A new study by Canadian researchers has revealed that not only are many cancer survivors inactive, some are also obese and this could have a negative affect on the control of their disease.
The findings are the result of a study of cancer survivors in Canada, and has somewhat surprisingly shown that a cancer diagnosis does not appear to prompt significant lifestyle changes.
It appears that interventions which increase physical activity and promote better eating habits among cancer survivors are not warranted even though obesity and physical inactivity are known to be detrimental to health.
Ample research on cancer patients has linked these factors to negative outcomes including disease recurrence, cancer-specific death and reduced quality of life.
Little research has been conducted concerning the prevalence of physical activity and obesity in cancer survivors and to determine this prevalence the researchers analyzed data from the 2005 Canadian Community Health Survey.
They compared data on cancer survivors to that of individuals without a history of cancer, involving more than 114,000 adults.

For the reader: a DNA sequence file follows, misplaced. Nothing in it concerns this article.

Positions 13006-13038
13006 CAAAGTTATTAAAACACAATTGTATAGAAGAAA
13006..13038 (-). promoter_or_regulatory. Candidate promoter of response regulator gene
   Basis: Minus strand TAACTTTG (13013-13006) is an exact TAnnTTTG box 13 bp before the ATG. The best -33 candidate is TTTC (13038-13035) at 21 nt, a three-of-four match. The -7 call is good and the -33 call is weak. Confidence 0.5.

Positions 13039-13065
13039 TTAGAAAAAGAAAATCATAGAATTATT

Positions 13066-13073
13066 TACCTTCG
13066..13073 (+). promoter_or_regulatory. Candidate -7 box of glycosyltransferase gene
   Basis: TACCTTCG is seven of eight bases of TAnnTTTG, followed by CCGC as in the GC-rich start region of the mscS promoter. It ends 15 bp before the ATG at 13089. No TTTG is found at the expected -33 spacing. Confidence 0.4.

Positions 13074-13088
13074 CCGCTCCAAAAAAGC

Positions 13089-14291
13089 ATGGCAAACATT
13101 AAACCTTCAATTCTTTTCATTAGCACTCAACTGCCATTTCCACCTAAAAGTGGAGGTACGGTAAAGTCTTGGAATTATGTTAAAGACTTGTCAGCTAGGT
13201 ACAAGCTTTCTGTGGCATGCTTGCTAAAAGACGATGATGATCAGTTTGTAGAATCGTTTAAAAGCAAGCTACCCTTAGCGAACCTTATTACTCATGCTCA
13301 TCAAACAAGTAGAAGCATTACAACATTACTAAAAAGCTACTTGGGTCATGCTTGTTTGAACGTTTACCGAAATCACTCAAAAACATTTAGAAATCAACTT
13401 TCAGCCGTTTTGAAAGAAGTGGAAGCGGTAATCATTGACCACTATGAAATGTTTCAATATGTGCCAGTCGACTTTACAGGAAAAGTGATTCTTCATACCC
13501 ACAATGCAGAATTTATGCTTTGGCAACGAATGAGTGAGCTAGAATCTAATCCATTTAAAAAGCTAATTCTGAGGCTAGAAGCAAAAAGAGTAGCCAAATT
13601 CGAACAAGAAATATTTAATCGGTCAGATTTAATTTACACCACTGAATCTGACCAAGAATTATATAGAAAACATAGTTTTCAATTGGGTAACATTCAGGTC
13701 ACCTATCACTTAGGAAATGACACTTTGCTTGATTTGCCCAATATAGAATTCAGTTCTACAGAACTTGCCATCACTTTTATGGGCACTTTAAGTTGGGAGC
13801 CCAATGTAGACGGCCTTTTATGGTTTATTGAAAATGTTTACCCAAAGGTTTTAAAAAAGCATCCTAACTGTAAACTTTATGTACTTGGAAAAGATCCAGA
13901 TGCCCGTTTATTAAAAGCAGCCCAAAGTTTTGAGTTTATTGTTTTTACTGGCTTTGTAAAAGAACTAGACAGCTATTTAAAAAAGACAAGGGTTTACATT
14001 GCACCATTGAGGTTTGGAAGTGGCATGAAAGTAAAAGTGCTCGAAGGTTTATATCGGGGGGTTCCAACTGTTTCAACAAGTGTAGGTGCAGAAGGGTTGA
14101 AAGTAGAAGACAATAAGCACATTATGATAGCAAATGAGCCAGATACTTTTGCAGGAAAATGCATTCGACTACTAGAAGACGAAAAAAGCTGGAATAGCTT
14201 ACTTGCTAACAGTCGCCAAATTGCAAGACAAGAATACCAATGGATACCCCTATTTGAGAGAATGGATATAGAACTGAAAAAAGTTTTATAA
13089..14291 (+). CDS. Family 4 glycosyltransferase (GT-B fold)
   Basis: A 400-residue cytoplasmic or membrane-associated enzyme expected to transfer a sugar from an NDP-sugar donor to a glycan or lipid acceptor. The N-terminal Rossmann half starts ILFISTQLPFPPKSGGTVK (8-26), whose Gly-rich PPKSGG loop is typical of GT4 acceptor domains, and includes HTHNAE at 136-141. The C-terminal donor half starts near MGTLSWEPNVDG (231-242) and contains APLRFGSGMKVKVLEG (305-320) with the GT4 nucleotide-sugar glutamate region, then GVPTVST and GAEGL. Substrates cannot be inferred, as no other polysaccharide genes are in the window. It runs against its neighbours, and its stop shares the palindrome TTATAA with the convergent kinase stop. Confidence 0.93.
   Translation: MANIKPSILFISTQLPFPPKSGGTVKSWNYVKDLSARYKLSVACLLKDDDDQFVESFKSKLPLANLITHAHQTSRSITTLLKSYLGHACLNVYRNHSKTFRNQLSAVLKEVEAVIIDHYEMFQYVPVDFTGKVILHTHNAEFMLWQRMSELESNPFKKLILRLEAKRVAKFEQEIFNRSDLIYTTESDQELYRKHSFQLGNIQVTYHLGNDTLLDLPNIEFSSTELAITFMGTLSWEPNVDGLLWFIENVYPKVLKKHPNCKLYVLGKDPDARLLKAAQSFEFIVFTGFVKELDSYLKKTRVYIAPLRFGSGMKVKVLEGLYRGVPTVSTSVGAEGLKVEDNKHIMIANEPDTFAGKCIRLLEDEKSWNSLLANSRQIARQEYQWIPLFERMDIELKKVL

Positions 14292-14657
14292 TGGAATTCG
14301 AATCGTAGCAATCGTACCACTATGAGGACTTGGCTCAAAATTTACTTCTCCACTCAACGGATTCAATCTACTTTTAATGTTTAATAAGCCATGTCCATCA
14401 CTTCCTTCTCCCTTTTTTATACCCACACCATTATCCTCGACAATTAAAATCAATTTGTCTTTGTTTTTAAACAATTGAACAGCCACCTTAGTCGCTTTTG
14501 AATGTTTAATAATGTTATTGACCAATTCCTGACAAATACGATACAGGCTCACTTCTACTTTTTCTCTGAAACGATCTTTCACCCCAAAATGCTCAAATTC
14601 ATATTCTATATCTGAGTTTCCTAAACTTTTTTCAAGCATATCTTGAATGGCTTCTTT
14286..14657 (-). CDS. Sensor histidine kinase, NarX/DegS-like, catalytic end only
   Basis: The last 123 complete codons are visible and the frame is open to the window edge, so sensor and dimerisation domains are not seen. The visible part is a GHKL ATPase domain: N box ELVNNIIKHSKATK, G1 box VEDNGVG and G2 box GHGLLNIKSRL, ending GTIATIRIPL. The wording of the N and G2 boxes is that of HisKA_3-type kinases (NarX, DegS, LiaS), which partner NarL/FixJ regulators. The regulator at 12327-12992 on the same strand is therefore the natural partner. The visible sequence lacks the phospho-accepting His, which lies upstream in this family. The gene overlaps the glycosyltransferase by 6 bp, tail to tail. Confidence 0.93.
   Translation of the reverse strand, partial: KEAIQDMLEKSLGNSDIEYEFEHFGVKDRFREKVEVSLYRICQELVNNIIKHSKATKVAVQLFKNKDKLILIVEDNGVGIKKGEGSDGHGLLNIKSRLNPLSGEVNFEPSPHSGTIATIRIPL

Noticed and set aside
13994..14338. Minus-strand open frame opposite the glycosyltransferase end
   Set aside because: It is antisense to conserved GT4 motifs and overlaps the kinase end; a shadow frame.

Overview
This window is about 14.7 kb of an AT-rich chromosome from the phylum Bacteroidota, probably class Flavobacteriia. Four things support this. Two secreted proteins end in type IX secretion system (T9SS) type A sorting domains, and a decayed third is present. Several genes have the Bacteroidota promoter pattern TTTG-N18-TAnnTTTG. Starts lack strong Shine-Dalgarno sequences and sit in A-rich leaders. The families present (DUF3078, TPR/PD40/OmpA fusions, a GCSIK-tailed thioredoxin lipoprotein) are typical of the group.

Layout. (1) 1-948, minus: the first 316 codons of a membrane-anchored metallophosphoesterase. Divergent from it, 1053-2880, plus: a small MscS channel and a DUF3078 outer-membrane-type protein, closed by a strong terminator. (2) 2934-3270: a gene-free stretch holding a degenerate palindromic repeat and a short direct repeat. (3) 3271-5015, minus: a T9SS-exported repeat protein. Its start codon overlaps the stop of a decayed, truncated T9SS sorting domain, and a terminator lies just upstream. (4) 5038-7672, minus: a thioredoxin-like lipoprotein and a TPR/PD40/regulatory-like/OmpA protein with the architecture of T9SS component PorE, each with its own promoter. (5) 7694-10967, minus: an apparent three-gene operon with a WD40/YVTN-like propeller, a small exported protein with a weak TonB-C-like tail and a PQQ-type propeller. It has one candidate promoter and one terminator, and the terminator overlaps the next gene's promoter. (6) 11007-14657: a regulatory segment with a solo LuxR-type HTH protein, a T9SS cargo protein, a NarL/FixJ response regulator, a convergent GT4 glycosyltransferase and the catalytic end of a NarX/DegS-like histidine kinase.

The survey participants reported their cancer history, height and body weight and leisure time activities.
Dr. Kerry S. Courneya from the University of Alberta in Edmonton and his research team say fewer than 22 percent of Canadian cancer survivors were physically active, with the lowest rates reported by male and female colorectal cancer survivors, female melanoma survivors and breast cancer survivors.
It was also revealed that almost one in five (18 percent) of cancer survivors were obese, and one in three (34 percent) was overweight.
The authors say that Canadian cancer survivors have low levels of physical activity and a high prevalence of obesity that are comparable to the general population and they suggest that lifestyle interventions be implemented to increase physical activity and promote a health body weight among cancer survivors.
The research is published in the June 1, 2008 issue of CANCER, a peer-reviewed journal of the American Cancer Society.